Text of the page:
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Brightside to get a 20mph speed zone
7:00pm Wednesday 2nd October 2013 in Echo News
CAMPAIGNERS have won a five-year battle to get a 20mph speed limit on a busy road outside a school.
Parents, councillors and staff at Brightside Primary School have long been worried about the speed and the weight of traffic on Brightside, Billericay.
It has long been used as a shortcut for drivers headed for the A12, nearby Perry Street and Mountnessing Road.
After a long campaign, Essex County Council has finally given the 20mph limit its blessing and earmarked £20,000 for signs and other measures.
George Jackson, who lives in Brightside, said over a six-day period residents had recorded 7,740 vehicles driving past the school, many of them breaking the 30mph speed limit.
He added: “It has taken almost five years of dogged determination to reach this point.
“We felt the speed of traffic was both unsafe and unacceptable. We thought the fact we recorded more than 7,000 vehicles coming down a school road in six days was remarkable.”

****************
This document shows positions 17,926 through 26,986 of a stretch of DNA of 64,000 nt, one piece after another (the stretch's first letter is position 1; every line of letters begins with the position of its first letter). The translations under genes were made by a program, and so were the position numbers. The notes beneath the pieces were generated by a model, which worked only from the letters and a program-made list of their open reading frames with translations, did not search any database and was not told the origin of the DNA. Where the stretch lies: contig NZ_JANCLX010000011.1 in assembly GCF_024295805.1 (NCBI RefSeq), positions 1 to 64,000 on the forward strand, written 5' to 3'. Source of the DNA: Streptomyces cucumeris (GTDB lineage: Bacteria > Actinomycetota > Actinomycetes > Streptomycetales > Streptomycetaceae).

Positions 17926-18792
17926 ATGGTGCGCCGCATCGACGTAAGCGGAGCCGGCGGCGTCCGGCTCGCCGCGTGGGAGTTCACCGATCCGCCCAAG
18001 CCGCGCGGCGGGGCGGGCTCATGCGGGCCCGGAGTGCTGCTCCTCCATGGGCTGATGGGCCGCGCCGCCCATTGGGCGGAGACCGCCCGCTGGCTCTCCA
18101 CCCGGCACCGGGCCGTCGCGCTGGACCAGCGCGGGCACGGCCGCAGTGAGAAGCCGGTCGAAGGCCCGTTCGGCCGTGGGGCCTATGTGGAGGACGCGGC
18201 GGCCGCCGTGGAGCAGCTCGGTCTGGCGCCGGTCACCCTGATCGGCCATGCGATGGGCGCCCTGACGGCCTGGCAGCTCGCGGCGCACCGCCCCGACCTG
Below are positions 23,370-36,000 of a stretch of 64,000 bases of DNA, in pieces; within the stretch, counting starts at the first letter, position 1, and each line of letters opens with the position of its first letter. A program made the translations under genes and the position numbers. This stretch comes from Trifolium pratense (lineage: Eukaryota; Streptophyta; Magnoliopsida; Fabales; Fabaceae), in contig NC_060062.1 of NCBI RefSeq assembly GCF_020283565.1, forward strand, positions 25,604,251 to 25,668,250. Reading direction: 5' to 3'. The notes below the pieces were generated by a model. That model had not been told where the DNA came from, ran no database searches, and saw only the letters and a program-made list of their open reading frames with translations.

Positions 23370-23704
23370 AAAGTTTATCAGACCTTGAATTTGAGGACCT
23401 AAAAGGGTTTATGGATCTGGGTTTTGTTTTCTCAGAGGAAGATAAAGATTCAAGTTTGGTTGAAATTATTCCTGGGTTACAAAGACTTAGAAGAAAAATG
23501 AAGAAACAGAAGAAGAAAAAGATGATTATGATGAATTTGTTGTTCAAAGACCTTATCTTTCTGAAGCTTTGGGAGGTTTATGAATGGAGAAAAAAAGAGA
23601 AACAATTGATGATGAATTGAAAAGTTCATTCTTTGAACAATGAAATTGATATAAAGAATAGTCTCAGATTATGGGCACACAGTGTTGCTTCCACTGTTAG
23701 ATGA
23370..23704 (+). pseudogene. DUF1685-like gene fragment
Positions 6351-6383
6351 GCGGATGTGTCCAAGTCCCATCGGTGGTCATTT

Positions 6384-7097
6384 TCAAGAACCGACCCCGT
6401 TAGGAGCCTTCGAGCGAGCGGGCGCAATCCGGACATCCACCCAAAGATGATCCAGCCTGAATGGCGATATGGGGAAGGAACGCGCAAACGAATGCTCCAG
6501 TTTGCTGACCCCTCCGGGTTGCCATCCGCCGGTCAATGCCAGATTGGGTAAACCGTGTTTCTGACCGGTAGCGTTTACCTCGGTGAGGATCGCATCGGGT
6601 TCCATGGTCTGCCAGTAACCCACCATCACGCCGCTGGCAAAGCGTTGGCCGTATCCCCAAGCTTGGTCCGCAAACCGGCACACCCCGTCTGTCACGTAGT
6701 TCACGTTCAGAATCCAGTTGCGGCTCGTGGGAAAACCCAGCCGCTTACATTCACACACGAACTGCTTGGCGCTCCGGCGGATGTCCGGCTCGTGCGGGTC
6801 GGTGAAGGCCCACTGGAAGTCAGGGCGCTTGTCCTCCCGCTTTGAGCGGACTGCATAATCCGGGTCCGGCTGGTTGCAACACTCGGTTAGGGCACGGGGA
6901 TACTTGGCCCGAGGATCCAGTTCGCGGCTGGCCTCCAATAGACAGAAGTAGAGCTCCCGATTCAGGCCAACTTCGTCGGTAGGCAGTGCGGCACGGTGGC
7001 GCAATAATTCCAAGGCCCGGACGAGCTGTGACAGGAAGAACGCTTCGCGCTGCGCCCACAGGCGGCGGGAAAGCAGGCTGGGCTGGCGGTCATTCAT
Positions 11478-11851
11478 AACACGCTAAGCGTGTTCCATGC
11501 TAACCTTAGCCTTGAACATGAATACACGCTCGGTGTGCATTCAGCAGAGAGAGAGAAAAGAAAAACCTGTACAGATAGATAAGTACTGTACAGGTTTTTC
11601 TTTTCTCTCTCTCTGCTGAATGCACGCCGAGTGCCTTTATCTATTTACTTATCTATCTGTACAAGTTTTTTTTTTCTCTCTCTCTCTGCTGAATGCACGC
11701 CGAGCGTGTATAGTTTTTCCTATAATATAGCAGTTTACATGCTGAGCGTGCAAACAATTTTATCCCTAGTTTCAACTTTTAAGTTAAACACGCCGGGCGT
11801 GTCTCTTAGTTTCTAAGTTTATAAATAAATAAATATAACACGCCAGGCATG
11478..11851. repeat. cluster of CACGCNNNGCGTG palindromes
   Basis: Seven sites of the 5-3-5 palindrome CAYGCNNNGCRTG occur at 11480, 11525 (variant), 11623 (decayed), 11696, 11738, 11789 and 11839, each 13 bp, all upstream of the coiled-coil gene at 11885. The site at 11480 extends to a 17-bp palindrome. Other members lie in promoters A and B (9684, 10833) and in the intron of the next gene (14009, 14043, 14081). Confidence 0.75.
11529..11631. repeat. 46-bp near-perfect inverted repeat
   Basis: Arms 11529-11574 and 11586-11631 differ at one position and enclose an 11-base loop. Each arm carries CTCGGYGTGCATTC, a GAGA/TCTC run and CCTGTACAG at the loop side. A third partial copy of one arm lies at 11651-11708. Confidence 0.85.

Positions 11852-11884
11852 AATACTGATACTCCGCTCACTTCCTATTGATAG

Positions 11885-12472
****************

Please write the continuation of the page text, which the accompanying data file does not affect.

The 20mph zone is being created even though only one accident has been recorded in the road between 2006 and 2011.
Billericay West Basildon councillor Tony Hedley said the decision was important, as winning the Brightside 20mph zone could set a precedent. He said: “No one wants to see anyone hurt, particularly young children, and the road was being used as a ratrun.
“This is one of very few schools in the area which will have a 20mph zone introduced, but I think there is a growing momentum about these types of restriction and in future we’ll be seeing a lot more of them.”
The school has more than 350 pupils and its main entrance is on Brightside.
Kate Stout, deputy headteacher, said: “The new speed limit will encourage people to drive safely and more responsibly, and help keep our children safe.
“The limit is 30mph now, but a lot of drivers go faster than that, so having these restrictions is a positive step.”
A county council spokesman said: “The design for this has been approved, with a view for implementation next year.
“From the speed surveys held previously we know the average speed recorded was below 29mph and this meets the criteria for a 20mph advisory limit.”
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